Thumb (basal) carpometacarpal (CMC) arthritis is the most common type of hand arthritis. If you have it, there is no real “healing," but a reduction of inflammation can occur and pain can subside if you lay-off irritating it. An X-ray will show a narrowing of the "space" between the bones of the joint. The cartilage has worn and you have painful bone-on-bone grinding. You might try a cortisone shot, but these are temporary relief and frequent shots would degrade ligaments. My OT has made hard plastic hand splints for both of my hands for when I want to lift weights. They extend from about my metacarpophalangeal joint to about my CMC joint. In addition, my PT recommended weight gloves by Schiek, Platinum model 540. This model is padded and has “fins” (glove folds at the back of each finger) so it usually doesn't hurt to pull the gloves off. We have found that putting the splints into the gloves makes it easier to help protect me from too much pain. I use at least a large size I think, though my hands are medium.
When lifting weights, I make a point of trying to let the main force rest on the ulnar (pinky finger) side of my palm. My surgeon and OT also recommended the Comfort Cool Splint neoprene gloves, but I found them less protective and irritating if fastened too tightly.
For surgical relief from pain, see www.mayoclinic.org/diseases-conditions/thumb-arthritis/basics/treatment/con-20027798
My surgeon thinks the best method is the trapeziectomy to prevent pain, however, he said it will decrease strength and flexibility and it would be “a crime” to perform if I am still very active.
I encourage anyone who wants to stay active as long as possible to conserve their body for what is most important to them. Most of us only have so many "nautical miles" before wear takes away our activities.
Now my questions:
1. Did anyone do the surgery and, if so, how well did it work-out for you?
2. I am not a kayak enthusiast, but I have been invited for a short, casual, sunset kayak event on a lake (~2 hours.) Last time I tried to use a canoe paddle with a kayak, thinking it would cause me less pain, but the pain was terrible. For this evening event, I don't want my partner to end up without me with her group. But I may have to forego my pride, end the pain, and save my thumbs for other activities. What type of paddle should I ask for at the rental place? I assume their selection will be very limited.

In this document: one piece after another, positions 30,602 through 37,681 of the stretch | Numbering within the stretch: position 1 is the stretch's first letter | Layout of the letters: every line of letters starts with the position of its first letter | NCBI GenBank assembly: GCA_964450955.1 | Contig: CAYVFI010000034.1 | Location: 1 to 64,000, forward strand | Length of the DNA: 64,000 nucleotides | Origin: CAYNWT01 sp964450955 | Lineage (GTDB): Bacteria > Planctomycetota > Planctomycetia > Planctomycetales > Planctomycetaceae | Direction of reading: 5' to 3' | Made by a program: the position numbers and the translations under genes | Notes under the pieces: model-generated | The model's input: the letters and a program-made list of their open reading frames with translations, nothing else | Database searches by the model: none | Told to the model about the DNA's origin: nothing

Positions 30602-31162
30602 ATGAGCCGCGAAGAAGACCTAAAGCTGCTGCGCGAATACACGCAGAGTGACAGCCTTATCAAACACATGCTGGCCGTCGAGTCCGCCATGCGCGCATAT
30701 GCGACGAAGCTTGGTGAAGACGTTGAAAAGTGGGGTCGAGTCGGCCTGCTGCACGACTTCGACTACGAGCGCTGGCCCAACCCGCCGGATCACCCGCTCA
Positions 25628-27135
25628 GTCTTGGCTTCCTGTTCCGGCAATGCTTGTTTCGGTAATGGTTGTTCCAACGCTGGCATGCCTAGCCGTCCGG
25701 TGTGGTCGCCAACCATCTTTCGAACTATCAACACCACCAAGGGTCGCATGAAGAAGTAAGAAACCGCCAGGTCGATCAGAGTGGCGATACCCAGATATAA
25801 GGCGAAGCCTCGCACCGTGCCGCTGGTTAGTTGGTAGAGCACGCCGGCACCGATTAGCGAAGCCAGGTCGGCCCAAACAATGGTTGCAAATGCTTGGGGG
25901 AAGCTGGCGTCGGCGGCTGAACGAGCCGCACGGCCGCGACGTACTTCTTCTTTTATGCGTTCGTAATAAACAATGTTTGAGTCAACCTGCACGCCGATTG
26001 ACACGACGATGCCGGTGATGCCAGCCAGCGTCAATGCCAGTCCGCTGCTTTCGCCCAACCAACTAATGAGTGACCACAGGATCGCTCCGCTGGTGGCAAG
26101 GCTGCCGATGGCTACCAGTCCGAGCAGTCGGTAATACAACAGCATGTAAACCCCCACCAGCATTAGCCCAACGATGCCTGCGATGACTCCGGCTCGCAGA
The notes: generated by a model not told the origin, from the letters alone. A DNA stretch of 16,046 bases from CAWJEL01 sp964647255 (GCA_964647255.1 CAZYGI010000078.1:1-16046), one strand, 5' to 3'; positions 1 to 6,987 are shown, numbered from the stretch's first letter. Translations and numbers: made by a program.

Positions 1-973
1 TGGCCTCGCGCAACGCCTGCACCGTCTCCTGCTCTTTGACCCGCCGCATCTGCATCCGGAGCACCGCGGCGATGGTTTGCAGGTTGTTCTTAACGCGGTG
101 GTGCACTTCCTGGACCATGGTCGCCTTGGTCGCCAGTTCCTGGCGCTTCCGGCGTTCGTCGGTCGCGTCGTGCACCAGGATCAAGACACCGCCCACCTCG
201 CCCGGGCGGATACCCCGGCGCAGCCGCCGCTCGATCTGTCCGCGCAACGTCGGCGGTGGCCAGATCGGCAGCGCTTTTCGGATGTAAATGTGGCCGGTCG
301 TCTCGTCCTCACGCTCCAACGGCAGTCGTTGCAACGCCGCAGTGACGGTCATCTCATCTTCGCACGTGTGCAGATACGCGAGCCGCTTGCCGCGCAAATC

3. What type of paddle shall I buy if I take up your sport: low angle (30 degree) feather, asymmetric dihedral, bent shaft, oval-shaped, smaller diameter shaft, or something else in any of these designs?
Had the surgery…
I had the surgery on my right hand 12/5/14. It went well, but I've still got pain and some weakness -- still dropping things more than I did before this problem. The surgeon and PT said it'll take a full year for it to completely heal, so I'm only halfway there. I've paddled about 6 times this summer and ended up pretty sore each time (thumb and wrist), so am laying off for a bit. My left hand needs the surgery too, so both sides hurt, but the pain is different; not as bad on the side that I've had fixed. My guess is that the surgical outcome will eventually be what I'd hoped for. I'm back lifting weights (combination of free weights and machines) without trouble, but I do wear lifting gloves.
I'm just paddling class 1-2 water right now -- I don't trust the hand on anything more. When I go out, though, I paddle hard, often against current for several miles on large, slow moving rivers, then turn around and head back with current. Great exercise, but that's what's causing the pain.
I'm using a Werner Shuna paddle, shortish for high angle. Low might be less stressful, but old habits die hard... It's a bent shaft, which I love, and I vary feathering based on wind and such. It's a breakdown paddle, so can be adjusted. I like it, but probably should have gotten a small shaft instead of medium.
That's what I know... Good luck! And have fun :-)
Thanks for these comments…
I ended up having a cortisone shot from my hand surgeon and backing off paddling for a few months. That did the trick and, currently, I am having no problems paddling and few problems in other settings.
Agree with the need to strengthen support–have been doing a lot of hiking using trekking poles and my thumb joints have been happy…
Best of luck with yours,